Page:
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LIPA To Town: More Time Likely Won’t Help Your Decision 

LIPA’s counsel has told the town an extension on time to consider the settlement offer regarding the assessment on the Northport power plant likely won’t help with their decision.

Promptly five days after Town of Huntington officials urged the Long Island Power Authority (LIPA) board of trustees to extend the Oct. 20 deadline of a settlement offer proposed by the utility in June, LIPA issued a response which cast doubt on whether added time would make a difference.

Supervisor Frank Petrone, with backing from the town board, submitted a request Oct. 15 that asked for a three-month extension to consider LIPA’s offer, which expired Sunday and sought to settle a legal dispute over the assessment of the Northport power plant, currently valued at over $3 billion.

Also involved in a tax certiorari lawsuit with LIPA, the Northport-East Northport School District, in a separate yet similar request, asked the LIPA board to give their attorneys until Jan. 15 2014 to decide on the offer.

“The tax certiorari proceedings…have been pending for several years now, and the issues…are not new,” LIPA counsel Lynda Nicolino writes in a letter to Town Attorney Cindy Elan-Mangano. “It is not likely that a few additional weeks will make a difference. Nevertheless, I remain available to consider any and all information you would like to produce and to discuss this matter further at your convenience.”

LIPA spokeswoman Elizabeth Flagler said on Tuesday that LIPA will not extend the original deadline and that “litigation will proceed;” however Nicolino in the letter said she will “remain available to… discuss the matter further.”

According to town spokesman A.J. Carter, Petrone, after reviewing LIPA’s letter Monday night, said he is willing to “sit down with LIPA” but is waiting on pertinent information from the utility before making a decision.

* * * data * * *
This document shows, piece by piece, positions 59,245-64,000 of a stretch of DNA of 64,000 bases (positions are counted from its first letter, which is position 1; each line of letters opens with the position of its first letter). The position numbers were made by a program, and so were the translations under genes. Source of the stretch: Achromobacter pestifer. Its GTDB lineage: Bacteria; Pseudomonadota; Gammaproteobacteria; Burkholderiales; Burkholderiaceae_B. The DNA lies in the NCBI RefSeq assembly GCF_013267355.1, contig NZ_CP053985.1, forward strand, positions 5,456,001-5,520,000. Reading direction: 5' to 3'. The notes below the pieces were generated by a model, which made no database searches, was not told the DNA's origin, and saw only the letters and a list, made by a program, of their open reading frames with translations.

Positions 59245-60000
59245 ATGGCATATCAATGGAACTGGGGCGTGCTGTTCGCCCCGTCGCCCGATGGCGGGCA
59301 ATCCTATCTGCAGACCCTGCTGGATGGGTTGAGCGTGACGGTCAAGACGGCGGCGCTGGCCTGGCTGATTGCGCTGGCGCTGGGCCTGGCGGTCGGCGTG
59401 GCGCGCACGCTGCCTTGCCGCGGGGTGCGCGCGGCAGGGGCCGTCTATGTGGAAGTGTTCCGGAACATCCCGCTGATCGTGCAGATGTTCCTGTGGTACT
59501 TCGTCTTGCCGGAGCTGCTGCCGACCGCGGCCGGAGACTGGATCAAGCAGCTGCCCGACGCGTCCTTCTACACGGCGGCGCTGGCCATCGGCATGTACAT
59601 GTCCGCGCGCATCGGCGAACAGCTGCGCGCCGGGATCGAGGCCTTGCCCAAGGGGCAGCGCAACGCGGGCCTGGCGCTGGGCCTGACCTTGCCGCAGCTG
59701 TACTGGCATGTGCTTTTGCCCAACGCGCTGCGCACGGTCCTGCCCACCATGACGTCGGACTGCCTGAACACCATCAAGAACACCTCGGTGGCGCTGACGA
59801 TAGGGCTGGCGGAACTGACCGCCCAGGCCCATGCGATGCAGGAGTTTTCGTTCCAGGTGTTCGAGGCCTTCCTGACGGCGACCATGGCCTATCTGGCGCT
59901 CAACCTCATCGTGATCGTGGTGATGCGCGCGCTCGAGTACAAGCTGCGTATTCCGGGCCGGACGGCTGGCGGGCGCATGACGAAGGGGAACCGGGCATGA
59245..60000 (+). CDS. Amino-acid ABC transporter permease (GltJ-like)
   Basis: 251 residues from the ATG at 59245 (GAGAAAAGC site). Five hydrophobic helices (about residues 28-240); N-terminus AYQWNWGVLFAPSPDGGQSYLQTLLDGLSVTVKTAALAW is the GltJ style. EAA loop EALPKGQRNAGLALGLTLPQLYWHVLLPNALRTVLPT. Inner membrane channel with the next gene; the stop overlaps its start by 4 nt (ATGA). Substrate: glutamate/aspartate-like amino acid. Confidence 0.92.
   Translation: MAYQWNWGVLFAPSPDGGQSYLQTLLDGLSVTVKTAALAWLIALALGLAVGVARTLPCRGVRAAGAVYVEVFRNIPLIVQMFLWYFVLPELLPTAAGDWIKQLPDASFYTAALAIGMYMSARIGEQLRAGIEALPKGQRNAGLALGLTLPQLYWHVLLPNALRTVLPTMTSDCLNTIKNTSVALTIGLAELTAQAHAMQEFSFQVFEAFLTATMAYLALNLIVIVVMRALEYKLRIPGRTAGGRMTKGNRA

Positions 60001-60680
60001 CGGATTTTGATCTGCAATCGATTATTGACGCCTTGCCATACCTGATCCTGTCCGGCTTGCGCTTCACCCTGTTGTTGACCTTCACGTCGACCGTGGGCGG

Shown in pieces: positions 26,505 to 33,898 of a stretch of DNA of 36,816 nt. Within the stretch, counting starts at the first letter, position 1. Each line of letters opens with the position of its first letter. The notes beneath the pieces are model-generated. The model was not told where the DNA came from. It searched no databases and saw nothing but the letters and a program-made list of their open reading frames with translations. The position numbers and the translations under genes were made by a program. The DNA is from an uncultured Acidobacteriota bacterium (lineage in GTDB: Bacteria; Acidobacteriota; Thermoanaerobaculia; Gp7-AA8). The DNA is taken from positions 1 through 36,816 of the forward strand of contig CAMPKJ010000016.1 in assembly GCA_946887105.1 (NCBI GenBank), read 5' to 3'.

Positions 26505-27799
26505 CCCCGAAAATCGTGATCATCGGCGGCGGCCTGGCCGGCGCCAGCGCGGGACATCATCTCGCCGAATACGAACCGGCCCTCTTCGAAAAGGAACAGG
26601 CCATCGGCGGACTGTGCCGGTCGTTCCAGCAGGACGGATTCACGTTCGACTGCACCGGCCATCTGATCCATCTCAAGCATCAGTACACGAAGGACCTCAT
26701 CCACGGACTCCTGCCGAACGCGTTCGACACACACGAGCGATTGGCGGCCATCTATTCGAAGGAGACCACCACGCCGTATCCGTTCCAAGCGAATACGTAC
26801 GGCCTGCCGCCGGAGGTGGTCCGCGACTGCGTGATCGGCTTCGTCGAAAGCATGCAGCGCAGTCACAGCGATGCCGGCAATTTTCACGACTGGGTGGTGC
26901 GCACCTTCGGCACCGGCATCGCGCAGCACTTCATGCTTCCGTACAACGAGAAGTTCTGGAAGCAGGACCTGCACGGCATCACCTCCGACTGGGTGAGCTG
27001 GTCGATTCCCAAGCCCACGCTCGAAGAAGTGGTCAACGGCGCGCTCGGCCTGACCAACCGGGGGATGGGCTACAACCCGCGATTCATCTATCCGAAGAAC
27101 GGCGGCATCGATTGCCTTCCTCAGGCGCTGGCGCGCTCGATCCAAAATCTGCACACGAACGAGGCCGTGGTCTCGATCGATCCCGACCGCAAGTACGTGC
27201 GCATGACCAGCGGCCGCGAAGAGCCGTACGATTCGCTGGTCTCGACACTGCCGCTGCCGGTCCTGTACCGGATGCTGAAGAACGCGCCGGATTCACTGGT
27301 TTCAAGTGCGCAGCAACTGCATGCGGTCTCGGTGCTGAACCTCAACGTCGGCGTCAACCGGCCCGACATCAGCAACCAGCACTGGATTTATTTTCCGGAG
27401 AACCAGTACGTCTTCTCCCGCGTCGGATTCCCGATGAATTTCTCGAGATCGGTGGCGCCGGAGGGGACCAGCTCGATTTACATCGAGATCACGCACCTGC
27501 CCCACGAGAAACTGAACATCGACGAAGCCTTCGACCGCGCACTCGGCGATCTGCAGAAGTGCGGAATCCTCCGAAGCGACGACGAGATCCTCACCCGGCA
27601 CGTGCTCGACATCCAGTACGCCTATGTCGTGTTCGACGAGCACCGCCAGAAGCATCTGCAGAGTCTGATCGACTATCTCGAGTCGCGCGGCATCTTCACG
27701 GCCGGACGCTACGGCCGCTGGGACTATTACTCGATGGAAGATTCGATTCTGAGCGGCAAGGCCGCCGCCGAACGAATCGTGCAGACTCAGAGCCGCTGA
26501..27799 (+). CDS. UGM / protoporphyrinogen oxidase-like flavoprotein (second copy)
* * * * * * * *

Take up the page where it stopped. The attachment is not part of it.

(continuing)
However, Nicolino repeatedly says in the letter that added time and documentation are not required for the town to make an informed decision on the offer. Rather, Nicolino states the town is “fully familiar” with the issues and has expended “a significant amount of resources,” including the pursuit of additional litigation against both LIPA and National Grid, which owns the Northport plant.

“To date, your client [the town] has offered nothing but public rejection of the offer, and a veiled claim that settlement cannot be achieved without the production of documents by LIPA,” Nicolino writes to Elan-Mangano.

According to John Gross, the school district’s legal counsel, while LIPA’s letter does not explicitly grant or deny an extension, the issue is instead “left open” at the end of the letter.

In June, when Cuomo introduced legislation that restructured LIPA and transferred utility operations to PSEG, the town launched a “Stop The LIPA Tax Hike” petition that asked the governor to include language in his bill that would protect the town from tax certiorari proceedings in court. While the governor’s legislation failed to address the town’s request, a petition addressed to the governor, available on the town’s website, has been signed by 11,254 residents since the summer.

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